Posted in Asia, Blog, censorship, chat, China, email, forum, Internet, Law, Life, News, Politics, search engine, Social, Speech, website, World | Comments Off on China: One of the 13 Internet enemies in 2006

China: seven websites shut down in the past few weeks

Posted by Author on August 11, 2006


ifex.org– China’s Communist party has launched a new crackdown on the Internet, with at least seven websites shut down in the past few weeks following a recent pledge by authorities to “take effective measures to place chat forums, blogs and search engines under control,” says Reporters Without Borders (Reporters sans frontières, RSF).

The crackdown began on 25 July 2006, when authorities closed the websites of Century China (Shiji Zhongguo) and the chat forum of the magazine “Life Week” (Sanlian Shenghuo Zhoukan).

Founded in July 2000, the Century China website (http:// http://www.cc.org.cn) is an important space for debate and discussion among intellectuals and dissidents. Articles about subjects ranging from sport to politics were frequently posted on the site.

“Life Week” is a Beijing-based cultural magazine that covers sensitive political issues such as corruption and allows visitors to post news reports from foreign news media. More than 100 Chinese intellectuals have signed a letter urging authorities to lift the ban on the websites (see: http://www.rsf.org/article.php3?id_article=18378).

On 28 July, two blogs belonging to Tibetan poet Woeser (also known as Oser and, in Chinese, Wei Se) were shut down by their host providers without explanation. Woeser used her blogs (http://oser.tibetcul.net/ and http://blog.daqi.com/weise/) to post her poems and essays about Tibetan culture, as well as articles written by her husband, Wang Lixiong, an independent Chinese writer. Most of the visitors to the blogs were Tibetan students, notes RSF. Woeser is one of the few Tibetan authors and poets who write in Chinese. Her book “Notes on Tibet” was banned in 2004 because of its favourable references to the Dalai Lama. She was fired from her job, evicted from her home and lost her social welfare entitlement. She was also forced to write articles recognising her “political errors.” Wang’s website (http://www.Dijin-democracy.net), has also been shut down.

Since late July, e-Wiki (http://www.eeeeee.org/wiki/), a Chinese collaborative encyclopedia based on the popular website Wikipedia, has ceased functioning, says RSF. Local sources told RSF that the decision was linked to posted articles that described James Lung, the head of the Hong Kong-based Southern Democratic Alliance, as a politician close to the Falun Gong spiritual movement and outspoken in his criticism of the Communist Party. Another recently posted article referred to the Taiwanese authorities as the “government of the Republic of China” and said they were not ready to give up their sovereignty and autonomy.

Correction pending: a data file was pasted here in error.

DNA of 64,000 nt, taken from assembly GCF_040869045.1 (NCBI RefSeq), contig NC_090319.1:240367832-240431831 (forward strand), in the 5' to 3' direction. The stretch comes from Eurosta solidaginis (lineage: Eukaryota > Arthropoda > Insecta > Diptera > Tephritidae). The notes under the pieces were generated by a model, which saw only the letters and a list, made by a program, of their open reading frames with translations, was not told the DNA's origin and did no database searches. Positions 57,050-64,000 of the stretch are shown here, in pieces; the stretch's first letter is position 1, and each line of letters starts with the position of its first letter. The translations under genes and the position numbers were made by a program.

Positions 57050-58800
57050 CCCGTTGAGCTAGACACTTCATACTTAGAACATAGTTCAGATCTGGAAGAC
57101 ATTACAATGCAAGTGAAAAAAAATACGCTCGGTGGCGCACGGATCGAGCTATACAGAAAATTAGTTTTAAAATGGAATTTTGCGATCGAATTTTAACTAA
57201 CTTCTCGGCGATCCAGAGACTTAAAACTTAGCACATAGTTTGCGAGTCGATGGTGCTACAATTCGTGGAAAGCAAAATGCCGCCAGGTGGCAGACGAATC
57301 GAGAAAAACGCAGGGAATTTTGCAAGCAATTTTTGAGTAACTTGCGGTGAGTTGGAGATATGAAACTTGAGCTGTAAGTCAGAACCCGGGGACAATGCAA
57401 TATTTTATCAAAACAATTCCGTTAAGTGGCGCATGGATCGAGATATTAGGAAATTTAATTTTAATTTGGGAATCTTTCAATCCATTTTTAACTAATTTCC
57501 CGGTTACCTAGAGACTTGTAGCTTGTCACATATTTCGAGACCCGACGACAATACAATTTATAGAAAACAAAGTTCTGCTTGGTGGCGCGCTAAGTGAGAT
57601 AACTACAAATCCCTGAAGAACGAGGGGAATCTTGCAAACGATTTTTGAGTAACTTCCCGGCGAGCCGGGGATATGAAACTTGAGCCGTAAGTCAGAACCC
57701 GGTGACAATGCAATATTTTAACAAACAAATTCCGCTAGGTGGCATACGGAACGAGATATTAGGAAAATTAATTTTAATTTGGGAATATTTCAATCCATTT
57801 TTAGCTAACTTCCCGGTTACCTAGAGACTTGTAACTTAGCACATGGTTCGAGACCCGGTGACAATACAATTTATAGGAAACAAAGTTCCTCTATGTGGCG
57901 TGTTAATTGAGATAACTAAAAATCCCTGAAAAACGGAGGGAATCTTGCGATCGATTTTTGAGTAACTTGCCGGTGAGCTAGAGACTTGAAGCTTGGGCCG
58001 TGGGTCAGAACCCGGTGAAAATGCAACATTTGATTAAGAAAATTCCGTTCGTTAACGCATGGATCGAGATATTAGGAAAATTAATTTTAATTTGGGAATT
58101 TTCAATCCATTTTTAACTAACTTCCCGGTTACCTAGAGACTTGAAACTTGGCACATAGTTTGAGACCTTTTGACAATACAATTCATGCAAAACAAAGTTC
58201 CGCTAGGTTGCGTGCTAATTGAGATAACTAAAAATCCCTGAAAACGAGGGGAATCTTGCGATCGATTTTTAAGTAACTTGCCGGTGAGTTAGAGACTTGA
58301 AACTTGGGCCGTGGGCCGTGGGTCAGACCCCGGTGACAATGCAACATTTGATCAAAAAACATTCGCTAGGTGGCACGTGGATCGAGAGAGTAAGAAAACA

In the latest case, authorities withdrew the operating licence of the website Polls (Zhongguo guoqing zixun) on 3 August. The website (http://www.s007s.com/) had recently asked visitors to “cast votes” on the question: “Do you think the General Secretary of the Communist Party of China should be chosen from among several candidates in differential voting?” Nearly 75 per cent of those polled had answered yes.

The crackdown on websites comes in the wake of a new set of rules issued by Chinese authorities in September 2005. China’s stated policy goals underlying the new rules are to regulate Internet news, satisfy the public’s demand for news, safeguard national security, protect the rights of Internet news providers, and promote the “healthy and orderly” development of Internet news.

Related:

AI report 2006- China overview(2)
Undermining freedom of expression in China, Amnesty
China’s new wave of Internet censorship, RSF

Posted in Blog, censorship, chat, Human Rights, Internet, People, Politics, search engine, Social, Technology, website, Woeser, writer | Comments Off on China: seven websites shut down in the past few weeks